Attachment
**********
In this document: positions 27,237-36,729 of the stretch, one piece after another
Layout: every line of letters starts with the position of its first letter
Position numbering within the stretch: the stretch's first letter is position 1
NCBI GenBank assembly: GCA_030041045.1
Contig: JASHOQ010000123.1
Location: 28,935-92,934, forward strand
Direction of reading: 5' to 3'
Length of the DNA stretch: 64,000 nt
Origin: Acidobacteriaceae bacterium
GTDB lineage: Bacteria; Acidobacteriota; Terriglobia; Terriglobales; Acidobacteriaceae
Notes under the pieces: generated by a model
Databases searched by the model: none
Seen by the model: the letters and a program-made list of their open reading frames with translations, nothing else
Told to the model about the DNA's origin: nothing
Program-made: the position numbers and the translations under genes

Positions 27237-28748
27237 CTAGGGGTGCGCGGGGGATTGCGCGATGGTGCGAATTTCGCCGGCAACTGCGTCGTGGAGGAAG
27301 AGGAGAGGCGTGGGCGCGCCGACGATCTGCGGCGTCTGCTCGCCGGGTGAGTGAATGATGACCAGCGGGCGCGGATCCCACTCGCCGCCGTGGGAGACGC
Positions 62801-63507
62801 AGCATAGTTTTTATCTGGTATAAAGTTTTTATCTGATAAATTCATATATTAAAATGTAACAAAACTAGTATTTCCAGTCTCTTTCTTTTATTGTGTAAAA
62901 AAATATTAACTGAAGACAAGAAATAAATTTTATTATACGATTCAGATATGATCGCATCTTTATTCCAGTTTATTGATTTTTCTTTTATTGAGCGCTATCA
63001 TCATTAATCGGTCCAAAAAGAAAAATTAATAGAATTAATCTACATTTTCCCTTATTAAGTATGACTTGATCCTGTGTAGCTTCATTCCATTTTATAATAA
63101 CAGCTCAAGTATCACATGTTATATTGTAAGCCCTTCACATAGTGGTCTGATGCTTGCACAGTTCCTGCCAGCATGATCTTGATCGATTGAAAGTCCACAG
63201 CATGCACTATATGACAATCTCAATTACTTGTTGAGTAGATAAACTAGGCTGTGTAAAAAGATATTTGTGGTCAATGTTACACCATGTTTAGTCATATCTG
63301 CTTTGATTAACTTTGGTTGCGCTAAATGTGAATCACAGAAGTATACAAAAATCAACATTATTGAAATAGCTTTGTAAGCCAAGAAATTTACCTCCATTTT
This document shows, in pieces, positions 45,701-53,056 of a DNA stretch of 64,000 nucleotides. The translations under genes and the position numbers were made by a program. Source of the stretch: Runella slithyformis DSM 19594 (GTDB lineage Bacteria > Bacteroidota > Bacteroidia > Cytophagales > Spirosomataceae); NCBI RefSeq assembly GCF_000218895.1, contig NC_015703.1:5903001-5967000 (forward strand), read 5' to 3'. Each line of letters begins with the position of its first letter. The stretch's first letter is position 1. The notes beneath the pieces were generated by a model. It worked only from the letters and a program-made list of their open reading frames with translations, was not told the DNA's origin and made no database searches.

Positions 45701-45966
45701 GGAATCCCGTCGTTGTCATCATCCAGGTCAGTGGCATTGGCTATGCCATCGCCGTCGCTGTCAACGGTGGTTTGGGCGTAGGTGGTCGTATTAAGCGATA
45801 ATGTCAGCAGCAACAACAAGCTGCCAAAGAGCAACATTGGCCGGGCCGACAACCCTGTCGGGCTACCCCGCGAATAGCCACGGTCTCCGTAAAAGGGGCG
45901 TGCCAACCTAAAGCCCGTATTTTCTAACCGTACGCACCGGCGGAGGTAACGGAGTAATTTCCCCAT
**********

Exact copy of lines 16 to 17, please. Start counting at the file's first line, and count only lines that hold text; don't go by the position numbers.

Positions 27237-28748
27237 CTAGGGGTGCGCGGGGGATTGCGCGATGGTGCGAATTTCGCCGGCAACTGCGTCGTGGAGGAAG